Targeting Offline Behavior Online
BI: Acxiom of late has been generating a lot of buzz for online marketing services. A few months ago, for instance, your acquisition of behavioral targeting firm Echo Target was featured in Behavioral Insider. Could you give a little more back-story about the firm's roots offline?
Howe: We've been involved in using data to enhance targeting for nearly 30 years, long before there was an online. So our newest work grows out of a long tradition in the world of direct marketing. We've had customers of ours who were interested in doing better with their online direct marketing campaigns. They understand that banner advertising still has a great deal of unrealized potential to be far better targeted than it is. What we learned is that experience we've had for many years in direct mail could be very effectively leveraged in the online world. Specifically relevant was our approach to adding segmentation based on life stages to conventional demographic clustering information.
BI: What have direct marketers known that online targeters are just catching up with?
Howe: Traditional direct marketers have known for many years that the right way to improve response rates was to break down their general mailing list names into smaller, more granular groupings based on deeper segmentation. The insight was that if you begin to look at the Zip code, the starting point for demographic clustering, it's useful for some things but doesn't go deep enough. There are just so much more relevant criteria. If you look at my street, for instance, everyone on it belongs of course, to the same Zip code. But the minute you look around, you see the differences from house to house are more powerful than the similarities. In one house you have a couple with very young children, while across the street the children are in high school thinking about applying to college. And down the street there's a household with grown-up children, and the people living there are thinking about retirement. So you have the same Zip code but radically different life stages, and with them, different consumer behavior patterns and priorities.
BI: How is the data generated and deployed online?
Howe: The data to develop this kind of segmentation online is similar to that offline. We have data we've aggregated from 133 million households, public data that we've clustered into 70 segments and 21 life stages. So the question was how to leverage that online and derive scale. Or how do you target online banners as effectively as we already know how to do with direct mail?
What we've done is run registration-based data compiled online against our offline data base, and then created cookies to anonymously track audiences based on that. The way it works is, we've built out partnership sites with publishers and ad networks where consumers provide personal data on an opt-in basis. It may be entering a contest or doing a survey, or it may be the form someone fills out when they make a product purchase online. When that happens the registration data is run automatically against our 133-million-household offline database to identify that consumer within the national segmentation and clustering system. An anonymous cookie is then generated which codes that segmentation information. So whenever the person goes to a partner site in the future, banner ads can be served based on their life-stage cluster profile.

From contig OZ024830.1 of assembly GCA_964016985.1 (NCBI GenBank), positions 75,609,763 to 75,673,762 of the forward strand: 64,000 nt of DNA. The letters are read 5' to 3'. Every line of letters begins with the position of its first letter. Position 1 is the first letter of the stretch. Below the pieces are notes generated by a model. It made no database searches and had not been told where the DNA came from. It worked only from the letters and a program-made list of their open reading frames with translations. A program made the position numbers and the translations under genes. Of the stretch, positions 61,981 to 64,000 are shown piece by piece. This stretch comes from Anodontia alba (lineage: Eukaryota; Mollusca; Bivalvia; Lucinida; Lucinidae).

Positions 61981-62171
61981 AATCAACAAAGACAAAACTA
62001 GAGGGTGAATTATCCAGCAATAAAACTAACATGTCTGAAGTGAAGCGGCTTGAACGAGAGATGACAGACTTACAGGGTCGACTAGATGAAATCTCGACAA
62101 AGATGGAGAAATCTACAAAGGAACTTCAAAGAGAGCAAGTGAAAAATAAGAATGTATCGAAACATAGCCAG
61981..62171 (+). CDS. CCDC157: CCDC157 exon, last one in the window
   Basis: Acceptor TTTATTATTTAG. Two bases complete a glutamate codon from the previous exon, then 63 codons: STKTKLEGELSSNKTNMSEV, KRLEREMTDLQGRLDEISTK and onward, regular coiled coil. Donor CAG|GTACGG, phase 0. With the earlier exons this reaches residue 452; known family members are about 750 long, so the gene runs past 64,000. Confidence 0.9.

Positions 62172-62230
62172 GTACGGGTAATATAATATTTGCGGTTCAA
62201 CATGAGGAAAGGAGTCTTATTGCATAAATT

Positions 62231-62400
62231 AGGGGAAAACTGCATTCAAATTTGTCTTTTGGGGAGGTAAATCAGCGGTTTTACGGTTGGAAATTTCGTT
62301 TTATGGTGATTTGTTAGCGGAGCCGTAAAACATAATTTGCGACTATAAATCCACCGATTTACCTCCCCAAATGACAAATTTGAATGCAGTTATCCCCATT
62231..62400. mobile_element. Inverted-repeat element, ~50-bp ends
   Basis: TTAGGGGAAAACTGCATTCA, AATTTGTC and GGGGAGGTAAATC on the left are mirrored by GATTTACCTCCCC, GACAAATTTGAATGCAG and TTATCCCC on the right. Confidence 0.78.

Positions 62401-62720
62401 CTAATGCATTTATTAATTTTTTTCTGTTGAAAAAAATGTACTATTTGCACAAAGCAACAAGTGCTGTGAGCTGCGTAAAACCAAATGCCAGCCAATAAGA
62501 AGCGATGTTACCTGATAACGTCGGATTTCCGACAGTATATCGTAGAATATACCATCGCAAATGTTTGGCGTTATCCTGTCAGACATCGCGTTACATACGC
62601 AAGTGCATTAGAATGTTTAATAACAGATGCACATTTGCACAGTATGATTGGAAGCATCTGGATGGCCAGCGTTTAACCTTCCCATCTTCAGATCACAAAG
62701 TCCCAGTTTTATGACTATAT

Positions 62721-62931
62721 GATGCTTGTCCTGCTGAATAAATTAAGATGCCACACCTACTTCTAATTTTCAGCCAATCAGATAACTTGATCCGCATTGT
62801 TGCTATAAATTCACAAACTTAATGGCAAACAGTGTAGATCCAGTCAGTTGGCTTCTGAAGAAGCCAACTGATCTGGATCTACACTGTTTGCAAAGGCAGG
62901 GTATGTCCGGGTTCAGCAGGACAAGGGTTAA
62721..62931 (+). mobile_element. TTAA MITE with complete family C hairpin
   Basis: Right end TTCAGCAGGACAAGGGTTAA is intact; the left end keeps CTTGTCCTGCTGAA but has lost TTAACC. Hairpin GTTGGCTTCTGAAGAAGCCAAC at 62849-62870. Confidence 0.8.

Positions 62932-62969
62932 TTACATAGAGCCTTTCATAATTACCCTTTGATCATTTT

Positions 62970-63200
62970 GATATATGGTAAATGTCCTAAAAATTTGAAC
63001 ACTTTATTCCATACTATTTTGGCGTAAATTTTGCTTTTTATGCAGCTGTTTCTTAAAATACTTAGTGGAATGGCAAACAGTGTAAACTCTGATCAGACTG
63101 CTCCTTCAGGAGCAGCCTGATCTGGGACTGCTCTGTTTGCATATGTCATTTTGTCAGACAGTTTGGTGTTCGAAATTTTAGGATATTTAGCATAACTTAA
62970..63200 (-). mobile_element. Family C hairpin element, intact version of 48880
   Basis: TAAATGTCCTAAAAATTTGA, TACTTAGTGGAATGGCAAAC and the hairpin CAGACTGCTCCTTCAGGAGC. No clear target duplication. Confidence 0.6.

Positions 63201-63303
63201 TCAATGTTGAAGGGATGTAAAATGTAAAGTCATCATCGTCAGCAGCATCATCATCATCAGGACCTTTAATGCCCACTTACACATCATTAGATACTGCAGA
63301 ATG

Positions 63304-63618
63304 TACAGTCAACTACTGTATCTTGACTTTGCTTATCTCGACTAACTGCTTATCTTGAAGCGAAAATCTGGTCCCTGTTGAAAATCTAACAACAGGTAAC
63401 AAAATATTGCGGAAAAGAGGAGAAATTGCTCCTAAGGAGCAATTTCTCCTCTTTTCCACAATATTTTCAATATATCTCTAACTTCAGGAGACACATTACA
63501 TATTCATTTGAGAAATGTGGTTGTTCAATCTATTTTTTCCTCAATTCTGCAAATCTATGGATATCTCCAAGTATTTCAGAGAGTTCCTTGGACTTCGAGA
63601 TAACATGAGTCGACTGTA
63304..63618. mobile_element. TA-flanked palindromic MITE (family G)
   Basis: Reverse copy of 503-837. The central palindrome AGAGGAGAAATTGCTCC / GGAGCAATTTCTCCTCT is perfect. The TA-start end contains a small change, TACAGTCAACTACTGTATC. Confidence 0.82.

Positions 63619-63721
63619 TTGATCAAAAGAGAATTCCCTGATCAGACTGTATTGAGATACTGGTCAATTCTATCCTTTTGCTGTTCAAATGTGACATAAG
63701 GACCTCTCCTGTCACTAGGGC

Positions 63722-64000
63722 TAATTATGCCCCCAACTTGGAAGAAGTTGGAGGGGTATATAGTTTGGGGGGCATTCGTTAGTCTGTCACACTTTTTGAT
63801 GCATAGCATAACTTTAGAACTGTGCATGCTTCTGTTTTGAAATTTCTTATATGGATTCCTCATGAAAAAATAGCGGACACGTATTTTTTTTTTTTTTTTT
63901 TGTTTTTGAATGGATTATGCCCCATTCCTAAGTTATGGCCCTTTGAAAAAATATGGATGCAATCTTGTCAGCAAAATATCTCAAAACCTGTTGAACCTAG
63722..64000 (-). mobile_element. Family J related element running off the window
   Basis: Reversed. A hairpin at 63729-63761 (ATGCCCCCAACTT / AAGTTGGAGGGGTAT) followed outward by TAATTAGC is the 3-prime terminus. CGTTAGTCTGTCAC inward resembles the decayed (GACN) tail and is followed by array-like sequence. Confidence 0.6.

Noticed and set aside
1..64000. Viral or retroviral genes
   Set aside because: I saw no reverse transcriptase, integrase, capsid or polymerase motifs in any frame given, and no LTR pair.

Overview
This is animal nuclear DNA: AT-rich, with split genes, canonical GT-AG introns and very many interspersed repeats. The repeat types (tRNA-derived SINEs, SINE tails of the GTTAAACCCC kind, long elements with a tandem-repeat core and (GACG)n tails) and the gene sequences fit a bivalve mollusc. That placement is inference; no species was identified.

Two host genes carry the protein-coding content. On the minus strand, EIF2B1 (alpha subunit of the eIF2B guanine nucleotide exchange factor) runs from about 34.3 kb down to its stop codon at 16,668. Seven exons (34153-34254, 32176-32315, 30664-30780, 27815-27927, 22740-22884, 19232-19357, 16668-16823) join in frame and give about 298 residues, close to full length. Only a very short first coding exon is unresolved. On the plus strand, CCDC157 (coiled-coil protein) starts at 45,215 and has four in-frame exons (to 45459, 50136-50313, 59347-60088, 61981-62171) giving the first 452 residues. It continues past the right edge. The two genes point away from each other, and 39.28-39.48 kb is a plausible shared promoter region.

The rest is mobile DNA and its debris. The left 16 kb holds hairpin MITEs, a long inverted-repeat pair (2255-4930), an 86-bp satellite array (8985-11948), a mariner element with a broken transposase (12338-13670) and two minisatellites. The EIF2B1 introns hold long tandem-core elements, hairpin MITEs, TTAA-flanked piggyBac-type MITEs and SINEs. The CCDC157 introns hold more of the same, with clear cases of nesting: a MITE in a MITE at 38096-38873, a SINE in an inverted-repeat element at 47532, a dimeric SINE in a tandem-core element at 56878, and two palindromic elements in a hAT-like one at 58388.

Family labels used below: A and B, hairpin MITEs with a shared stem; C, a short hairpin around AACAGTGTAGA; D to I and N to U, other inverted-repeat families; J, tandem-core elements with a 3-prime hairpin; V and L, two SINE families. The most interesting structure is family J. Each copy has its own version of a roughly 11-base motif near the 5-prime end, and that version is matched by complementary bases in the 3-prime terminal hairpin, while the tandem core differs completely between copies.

BI: What is the behavioral component of the clusters?
Howe: Life-stage clusters essentially place every one of America's households into, first, a life-stage segment -- of which there are 21. We identify those segments -- including age, income, location, occupation and key life events, marriage, children, home purchase, job promotions, retirement. Then within those segments are a large number of clusters, currently 70 in all, which further break down households according to consumer preferences, values, opinions, brand affinities, media consumption habits and market behavior patterns.
For instance, we have two clusters within the lifestage segment called 'Gen X Parents.' Both have relatively low net worth and have a mean household age under 40. One we call 'Cartoons and Carpools, the other, 'Kids and Rent.' The first are married and extremely family-oriented, focusing their spending behavior on their children, their homes, and trying to invest for the future. The other are a mix of singles and married. They rent rather than own and spend money primarily on necessities or personal entertainment, with little or no thought to saving or longer-term investments. So though both fall under the GEN X demographic umbrella, and are even technically in the same life-stage with young children, their attitudinal, consumer behavioral and lifestyle profiles are very different.
BI: How are publishing partners taking to this approach?
Howe: For publishers deeper segmentation increases the value of their inventory. The way publishers are currently used to selling their inventory is either contextually or because someone being "tracked" by browsing patterns has visited their site from another which has tagged them as a customer prospect. But if you're able to analyze particular content areas and go beyond that, you can see, 'Oh yes, there are 4 clusters who frequent these pages in the greatest numbers.' This opens up a whole new level of insight about relevant ad placement possibilities.
BI: Do you see interest among brands as well as your traditional direct response sweet spot?
Howe: Because of our experience in direct marketing the base of users might be described still as direct response in orientation. But the lines between brands and marketers are shifting. As brands are evolving their strategies and thinking more in terms of finding a 1:1 conversational relationship with consumers, the need to personalize segmentation becomes much stronger all the time.